Published On: Fri, Jan 13th, 2017

Everything You Need To Know About Cancer Diagnosis But Were Too Afraid To Ask

A cancer diagnosis can be incredibly scary – not to mention life-changing. And when you have to go for that chat with your doctor, your mind will be full of thoughts and fears. But what can you expect from a diagnosis, and how will you react? No one can tell you either of those things, alas – you just won’t know until they happen. But we have pulled together some info based on the experiences of people with cancer to reveal some of the common things that could crop up. Let’s take a look.

Cancer Diagnosis

Hearing the C word

Hearing that you have cancer of any kind can cause you a lot of worries. However, try to listen to your doctor as much as you possibly can. Sure, it’s going to be tough – particularly when your head is swimming. But at this point, it’s important to understand how the cancer is taking hold and to listen to all of your options. It’s also best to bring someone with you when it‘s time to hear your results. Bring someone reliable that can help you piece together and remember what the doctor has told you.

The second opinion

With minor cancers – such as that of the skin – you may not have to see an oncologist. But in most cases, you will be assigned a disease specialist. Don’t feel that you have to accept them, however, and looking for a second opinion is entirely reasonable. However, don’t go around searching for the words you want to hear – the view of 2-3 experts is more than enough. It will just be a waste of your time, which could be spent better-getting treatment.

Treatment options

Cancer treatment is always progressing and evolving, and surgery is no longer the primary method of therapy. Some interesting developments are going on in many different areas right now, from personalized genomics to cancer xenografts – implanting cancerous tissues into rodents – for example. The point is that it is vital for you to explore all options before making a treatment decision, and to listen to your doctor about their thoughts on the right choice.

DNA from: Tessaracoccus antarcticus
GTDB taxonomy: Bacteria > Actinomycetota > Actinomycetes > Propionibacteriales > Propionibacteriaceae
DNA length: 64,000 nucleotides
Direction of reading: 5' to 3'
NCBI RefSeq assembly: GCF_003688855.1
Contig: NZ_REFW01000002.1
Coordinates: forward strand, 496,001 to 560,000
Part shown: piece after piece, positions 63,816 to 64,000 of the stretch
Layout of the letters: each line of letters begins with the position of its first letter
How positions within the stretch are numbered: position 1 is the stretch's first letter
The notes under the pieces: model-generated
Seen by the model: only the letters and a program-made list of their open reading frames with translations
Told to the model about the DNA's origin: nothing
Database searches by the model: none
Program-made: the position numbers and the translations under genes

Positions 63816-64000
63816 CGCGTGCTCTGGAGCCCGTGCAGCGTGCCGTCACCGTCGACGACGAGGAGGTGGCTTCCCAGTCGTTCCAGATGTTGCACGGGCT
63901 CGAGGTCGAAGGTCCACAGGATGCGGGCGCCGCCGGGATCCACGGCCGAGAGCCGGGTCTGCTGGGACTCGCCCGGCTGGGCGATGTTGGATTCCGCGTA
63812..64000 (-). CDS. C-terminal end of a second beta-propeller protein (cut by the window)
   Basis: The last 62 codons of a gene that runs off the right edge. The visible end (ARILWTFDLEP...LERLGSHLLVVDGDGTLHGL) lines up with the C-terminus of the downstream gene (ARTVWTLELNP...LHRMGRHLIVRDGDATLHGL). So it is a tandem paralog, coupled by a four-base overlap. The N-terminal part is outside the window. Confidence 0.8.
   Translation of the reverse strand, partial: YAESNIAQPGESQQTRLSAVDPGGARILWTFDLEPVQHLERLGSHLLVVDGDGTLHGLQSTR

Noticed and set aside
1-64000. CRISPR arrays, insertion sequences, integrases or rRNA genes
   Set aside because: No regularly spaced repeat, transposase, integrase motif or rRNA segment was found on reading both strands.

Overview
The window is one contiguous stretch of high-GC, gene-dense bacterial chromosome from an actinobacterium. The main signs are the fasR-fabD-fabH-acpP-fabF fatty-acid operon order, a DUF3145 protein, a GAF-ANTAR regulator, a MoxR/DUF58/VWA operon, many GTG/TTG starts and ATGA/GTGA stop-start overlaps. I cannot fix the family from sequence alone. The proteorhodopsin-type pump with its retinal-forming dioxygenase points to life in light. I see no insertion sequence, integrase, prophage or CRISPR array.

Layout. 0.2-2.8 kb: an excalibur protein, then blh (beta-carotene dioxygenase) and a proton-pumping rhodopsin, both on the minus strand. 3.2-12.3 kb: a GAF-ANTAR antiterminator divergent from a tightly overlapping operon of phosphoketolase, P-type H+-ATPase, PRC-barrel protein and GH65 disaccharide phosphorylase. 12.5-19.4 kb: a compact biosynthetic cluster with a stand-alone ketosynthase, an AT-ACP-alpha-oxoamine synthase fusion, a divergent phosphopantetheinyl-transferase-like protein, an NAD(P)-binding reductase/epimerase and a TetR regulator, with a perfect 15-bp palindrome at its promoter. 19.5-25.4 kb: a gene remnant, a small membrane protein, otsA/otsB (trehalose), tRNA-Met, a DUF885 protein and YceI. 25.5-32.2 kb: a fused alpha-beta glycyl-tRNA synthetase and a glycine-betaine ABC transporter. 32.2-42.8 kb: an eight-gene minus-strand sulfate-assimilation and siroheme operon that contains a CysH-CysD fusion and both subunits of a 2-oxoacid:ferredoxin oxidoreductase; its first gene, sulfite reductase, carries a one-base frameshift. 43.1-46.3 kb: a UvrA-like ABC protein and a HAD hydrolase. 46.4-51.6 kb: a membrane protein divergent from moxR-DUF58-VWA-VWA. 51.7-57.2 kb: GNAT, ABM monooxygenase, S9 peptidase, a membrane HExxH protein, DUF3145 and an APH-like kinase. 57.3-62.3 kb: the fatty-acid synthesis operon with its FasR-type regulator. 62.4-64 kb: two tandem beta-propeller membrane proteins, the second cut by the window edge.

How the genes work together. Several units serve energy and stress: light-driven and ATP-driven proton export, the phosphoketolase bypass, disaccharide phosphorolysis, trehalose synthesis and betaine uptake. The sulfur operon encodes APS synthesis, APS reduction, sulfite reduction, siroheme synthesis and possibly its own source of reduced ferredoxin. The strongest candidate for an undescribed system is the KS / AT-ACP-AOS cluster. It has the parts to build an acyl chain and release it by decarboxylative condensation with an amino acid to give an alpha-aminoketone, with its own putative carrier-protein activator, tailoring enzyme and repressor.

Learn about your disease

You will be surprised at how much you learn about your illness – you will become an expert in some areas. Many cancer patients find that this new knowledge drives them on, and grows them as a person. It’s also important to learn about the side effects. Many cancer treatments can take their toll on your body – chemotherapy gives you radiation sickness, for example. Knowing the consequences of the disease – and the treatment you are getting – will serve you well.

Talk to your family

Your family – and friends – can have an enormous role to play in your fight against cancer. However, at times they will overwhelm you with their efforts – whether through finding out research or offering more help than you genuinely need. Bear in mind, though, that there is a correlation between friends and family, and cancer survival. They give you hope, help, and can encourage you to keep going when times are rough. And that’s worth a little overwhelming, in our opinion.

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